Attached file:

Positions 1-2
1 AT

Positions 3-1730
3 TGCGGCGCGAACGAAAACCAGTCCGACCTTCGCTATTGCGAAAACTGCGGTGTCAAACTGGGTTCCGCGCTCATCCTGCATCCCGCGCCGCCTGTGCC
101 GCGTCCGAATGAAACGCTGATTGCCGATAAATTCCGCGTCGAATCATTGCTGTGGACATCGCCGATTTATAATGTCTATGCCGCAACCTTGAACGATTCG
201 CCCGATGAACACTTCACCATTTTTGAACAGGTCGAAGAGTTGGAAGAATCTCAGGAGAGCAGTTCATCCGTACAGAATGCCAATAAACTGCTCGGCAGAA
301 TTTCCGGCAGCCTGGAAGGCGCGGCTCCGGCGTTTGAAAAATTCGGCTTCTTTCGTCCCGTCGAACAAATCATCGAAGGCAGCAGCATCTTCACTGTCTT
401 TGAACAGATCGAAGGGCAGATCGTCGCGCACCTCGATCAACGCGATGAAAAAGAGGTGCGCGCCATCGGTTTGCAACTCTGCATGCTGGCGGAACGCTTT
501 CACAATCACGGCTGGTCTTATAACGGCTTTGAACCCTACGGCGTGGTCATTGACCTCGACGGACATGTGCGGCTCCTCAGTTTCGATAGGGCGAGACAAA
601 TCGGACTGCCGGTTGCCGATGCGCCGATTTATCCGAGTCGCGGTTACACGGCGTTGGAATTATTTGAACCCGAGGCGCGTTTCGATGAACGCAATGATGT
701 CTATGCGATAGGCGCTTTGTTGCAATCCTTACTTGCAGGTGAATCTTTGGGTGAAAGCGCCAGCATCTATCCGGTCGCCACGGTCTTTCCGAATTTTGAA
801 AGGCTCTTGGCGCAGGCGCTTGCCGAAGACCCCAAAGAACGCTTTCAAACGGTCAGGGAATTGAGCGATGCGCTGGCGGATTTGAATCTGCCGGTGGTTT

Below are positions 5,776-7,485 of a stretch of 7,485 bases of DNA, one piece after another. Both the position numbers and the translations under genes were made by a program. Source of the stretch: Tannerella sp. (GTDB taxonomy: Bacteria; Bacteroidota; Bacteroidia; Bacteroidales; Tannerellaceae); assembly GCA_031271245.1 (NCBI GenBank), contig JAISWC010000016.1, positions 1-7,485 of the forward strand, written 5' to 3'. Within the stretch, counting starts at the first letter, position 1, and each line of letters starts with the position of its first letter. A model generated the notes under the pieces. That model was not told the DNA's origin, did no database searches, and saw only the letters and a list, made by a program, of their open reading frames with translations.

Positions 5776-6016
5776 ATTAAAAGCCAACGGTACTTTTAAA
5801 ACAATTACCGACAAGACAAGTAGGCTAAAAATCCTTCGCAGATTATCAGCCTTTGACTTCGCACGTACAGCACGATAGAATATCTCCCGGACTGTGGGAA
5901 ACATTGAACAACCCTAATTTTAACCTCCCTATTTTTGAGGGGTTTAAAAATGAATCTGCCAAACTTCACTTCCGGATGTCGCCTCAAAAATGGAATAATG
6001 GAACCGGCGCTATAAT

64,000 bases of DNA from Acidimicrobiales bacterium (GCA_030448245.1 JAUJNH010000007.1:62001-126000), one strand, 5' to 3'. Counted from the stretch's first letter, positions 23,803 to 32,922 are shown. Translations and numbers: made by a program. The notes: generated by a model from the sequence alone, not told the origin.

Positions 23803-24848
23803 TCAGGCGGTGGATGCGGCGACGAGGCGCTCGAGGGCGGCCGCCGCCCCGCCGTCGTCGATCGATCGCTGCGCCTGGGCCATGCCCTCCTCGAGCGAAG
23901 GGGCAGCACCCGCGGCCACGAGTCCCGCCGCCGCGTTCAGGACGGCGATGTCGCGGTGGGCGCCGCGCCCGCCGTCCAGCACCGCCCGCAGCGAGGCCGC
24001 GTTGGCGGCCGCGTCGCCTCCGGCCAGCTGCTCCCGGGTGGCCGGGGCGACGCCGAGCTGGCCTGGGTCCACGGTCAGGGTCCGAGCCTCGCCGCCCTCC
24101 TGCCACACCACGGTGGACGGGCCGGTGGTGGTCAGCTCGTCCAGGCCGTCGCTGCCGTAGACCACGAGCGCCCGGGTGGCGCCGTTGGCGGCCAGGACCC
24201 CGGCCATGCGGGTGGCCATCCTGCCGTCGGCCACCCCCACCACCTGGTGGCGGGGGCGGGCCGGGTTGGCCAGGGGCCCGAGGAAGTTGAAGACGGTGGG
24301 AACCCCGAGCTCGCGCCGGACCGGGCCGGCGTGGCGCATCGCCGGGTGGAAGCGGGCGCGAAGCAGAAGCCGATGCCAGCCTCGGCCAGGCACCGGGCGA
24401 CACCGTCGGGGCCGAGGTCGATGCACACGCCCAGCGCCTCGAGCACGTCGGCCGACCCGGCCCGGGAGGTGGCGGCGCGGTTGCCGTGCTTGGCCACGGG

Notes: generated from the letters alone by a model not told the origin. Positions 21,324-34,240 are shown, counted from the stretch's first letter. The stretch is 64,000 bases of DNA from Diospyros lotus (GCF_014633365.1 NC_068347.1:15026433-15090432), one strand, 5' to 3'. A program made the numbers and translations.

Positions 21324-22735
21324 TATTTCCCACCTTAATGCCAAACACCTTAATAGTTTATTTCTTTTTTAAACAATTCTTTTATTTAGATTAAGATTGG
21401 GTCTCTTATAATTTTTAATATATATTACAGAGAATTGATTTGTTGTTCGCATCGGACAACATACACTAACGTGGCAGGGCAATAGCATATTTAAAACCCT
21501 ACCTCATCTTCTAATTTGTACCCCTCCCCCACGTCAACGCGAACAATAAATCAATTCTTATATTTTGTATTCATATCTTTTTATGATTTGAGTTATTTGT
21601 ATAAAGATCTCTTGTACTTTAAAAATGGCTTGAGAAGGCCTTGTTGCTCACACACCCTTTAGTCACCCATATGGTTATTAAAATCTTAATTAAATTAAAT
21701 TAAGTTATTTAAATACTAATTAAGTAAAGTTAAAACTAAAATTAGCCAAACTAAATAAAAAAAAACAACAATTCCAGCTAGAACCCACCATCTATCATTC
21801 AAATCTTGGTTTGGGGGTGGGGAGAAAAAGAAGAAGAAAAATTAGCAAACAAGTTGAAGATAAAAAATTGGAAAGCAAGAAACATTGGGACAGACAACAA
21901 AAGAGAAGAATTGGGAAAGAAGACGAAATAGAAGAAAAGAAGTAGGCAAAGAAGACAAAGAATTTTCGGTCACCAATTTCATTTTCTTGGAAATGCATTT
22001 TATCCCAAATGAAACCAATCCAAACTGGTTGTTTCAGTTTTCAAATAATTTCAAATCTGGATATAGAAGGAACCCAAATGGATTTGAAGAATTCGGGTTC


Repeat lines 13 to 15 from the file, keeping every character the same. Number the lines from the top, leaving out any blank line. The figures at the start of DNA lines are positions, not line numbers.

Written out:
Below are positions 5,776-7,485 of a stretch of 7,485 bases of DNA, one piece after another. Both the position numbers and the translations under genes were made by a program. Source of the stretch: Tannerella sp. (GTDB taxonomy: Bacteria; Bacteroidota; Bacteroidia; Bacteroidales; Tannerellaceae); assembly GCA_031271245.1 (NCBI GenBank), contig JAISWC010000016.1, positions 1-7,485 of the forward strand, written 5' to 3'. Within the stretch, counting starts at the first letter, position 1, and each line of letters starts with the position of its first letter. A model generated the notes under the pieces. That model was not told the DNA's origin, did no database searches, and saw only the letters and a list, made by a program, of their open reading frames with translations.

Positions 5776-6016
5776 ATTAAAAGCCAACGGTACTTTTAAA